Hearing by Steven Johnson
More young people lean into the rental or sharing economy – own less of everything and rent and share a lot more. Homes, cars, music, workspaces. In some places, like Los Angeles, this rental life has gone to extreme.
Steven T. Johnson, 27, is working on social media advertising and living in Hollywood. He spends most of his days with things he doesn't own.
He takes a walk to get to the gym; he does not own a car At the gym he rents a cabinet. He uses the gym's laundry room because he does not own a washing machine.
Johnson doesn't even have an apartment, actually. He rents a bed in a large room with others who rent beds, for nights, weeks or months at a time, through a service called PodShare. All accommodation shares kitchen and bathroom. Johnson also hires a desk at WeWork, a gathering room.
And he says that the only clothes he owns are two versions of the same outfit.
Johnson says he owns so little that he has even been able to get rid of the backpack. "I gave it up two months ago," he says.
He says that for him, this lifestyle is not troublesome or confusing. "It's so good," he says. "When you don't own things, you don't have to keep track of them. You just show up."
He is part of a new group of young people. He is educated and owns his own company. He could be considered good, but he is also homeless in a way. By choice.
There are two major reasons for this change: the price of home loans and student debt. A little more than a third of the millennia today owns homes, a lower rate than Generation X and baby boomers when they were of the same age.
But is there something happening too? Does Johnson represent a fundamental shift in American capitalism as we know it?
Skyler Wang, a doctoral student at UC Berkeley studying the sharing economy, says that while young people own less and are less enchanted with ownership than their parents can be, they still have a lot of things – it's just not concrete.
"I talked to a very minimalist," Wang says. "They are the kind of people who love to sleep, they own as 30 things, but … they end up digitally, they have lots of photographs. They have thousands and thousands of Instagram posts."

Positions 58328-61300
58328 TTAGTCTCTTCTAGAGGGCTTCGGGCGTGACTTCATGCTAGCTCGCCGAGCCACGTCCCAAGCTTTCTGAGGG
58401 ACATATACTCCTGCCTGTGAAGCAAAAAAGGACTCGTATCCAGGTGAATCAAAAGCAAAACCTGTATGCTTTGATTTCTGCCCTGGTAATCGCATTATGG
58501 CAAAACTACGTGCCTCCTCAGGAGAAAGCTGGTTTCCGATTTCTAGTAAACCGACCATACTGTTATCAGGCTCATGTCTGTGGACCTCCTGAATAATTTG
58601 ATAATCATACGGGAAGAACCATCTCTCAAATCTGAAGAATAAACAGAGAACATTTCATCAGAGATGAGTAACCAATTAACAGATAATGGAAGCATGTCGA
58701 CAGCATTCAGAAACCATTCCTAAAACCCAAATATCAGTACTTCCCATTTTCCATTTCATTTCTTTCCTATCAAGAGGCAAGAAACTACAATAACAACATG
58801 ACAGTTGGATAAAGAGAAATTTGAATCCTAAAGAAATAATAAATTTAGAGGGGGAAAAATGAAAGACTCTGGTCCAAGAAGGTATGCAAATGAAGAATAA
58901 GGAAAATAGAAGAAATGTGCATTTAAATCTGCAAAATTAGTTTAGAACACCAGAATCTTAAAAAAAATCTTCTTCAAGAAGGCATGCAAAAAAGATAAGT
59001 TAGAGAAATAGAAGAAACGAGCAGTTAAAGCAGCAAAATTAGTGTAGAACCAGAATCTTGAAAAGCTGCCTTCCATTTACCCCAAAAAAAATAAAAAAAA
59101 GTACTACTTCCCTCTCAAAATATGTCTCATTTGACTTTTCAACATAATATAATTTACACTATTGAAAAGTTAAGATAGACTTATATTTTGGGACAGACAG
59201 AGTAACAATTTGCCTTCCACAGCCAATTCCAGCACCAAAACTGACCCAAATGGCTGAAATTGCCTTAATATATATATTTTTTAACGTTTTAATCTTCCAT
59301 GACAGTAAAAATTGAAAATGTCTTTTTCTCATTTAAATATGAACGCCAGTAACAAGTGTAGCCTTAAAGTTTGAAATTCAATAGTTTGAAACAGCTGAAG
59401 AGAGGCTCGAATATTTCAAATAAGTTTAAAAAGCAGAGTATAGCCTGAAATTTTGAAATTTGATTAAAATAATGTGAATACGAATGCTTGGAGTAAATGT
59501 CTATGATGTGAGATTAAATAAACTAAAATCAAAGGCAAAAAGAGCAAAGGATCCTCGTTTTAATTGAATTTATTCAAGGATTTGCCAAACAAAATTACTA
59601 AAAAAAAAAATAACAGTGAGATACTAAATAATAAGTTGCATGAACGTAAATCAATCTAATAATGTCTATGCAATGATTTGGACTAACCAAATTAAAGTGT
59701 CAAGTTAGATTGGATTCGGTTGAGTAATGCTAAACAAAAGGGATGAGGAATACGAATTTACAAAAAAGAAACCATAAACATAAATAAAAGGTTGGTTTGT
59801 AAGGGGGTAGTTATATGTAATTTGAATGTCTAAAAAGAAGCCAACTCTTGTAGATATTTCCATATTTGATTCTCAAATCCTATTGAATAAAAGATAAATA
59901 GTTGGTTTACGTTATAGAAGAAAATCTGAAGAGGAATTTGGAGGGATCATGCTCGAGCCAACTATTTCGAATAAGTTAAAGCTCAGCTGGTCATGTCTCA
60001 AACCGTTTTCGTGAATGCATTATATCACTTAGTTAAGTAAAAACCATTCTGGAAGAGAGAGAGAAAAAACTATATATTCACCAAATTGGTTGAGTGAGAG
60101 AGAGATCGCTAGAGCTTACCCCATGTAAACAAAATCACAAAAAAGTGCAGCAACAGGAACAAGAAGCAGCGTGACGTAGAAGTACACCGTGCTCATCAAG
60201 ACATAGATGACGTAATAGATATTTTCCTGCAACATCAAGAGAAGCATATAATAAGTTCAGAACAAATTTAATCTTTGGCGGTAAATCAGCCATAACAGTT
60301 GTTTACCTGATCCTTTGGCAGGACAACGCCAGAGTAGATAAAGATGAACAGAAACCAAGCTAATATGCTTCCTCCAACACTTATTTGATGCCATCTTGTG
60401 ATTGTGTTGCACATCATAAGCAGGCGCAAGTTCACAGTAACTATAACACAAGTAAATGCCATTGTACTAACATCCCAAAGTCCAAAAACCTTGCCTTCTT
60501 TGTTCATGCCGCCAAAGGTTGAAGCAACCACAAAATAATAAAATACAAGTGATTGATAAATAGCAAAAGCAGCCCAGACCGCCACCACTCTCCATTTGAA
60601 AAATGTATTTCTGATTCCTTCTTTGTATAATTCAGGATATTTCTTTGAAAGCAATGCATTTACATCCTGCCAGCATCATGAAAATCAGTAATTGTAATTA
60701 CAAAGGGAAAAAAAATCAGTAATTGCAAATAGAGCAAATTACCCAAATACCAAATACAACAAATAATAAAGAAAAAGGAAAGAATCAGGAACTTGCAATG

They still live in an economy of things – these are just different things. It's experiences.
How do companies deal with this? To begin with, many more companies will enter the rental. Ikea also starts to rent their furniture.
The outdoor chain REI recently announced that it has broadened its rental program for things like camping equipment. Eric Artz, CEO of the company, says this requires a different form of repetition.
"We sell joy," he says. "We sell inspiration when you go on a trail or go on a bike ride. We sell the adrenaline brake at the end of a run and we just try to make it possible for us in some way."
Juliet Schor, a sociologist at Boston College studying the rental and sub-economies, says that not everyone is in it for the same reason. Some just do it for pleasure. Some do it to move toward less business and personal transactions. Others are willing to spend more for convenience.
But much rent and share because they are broken and they need to save money.
"I think it's a mistake to characterize them … with some sort of economic direction or direction towards money," says Schor.
It makes it really difficult to predict if renting and sharing are our long-term future, or just a fly – even for Johnson, who is completely connected to a rental life.
"It's not something you can do forever, because you need to have a place that you can really point to and say, this is my home," he says.
(Note: REI and WeWork are among NPR's financial sponsors.)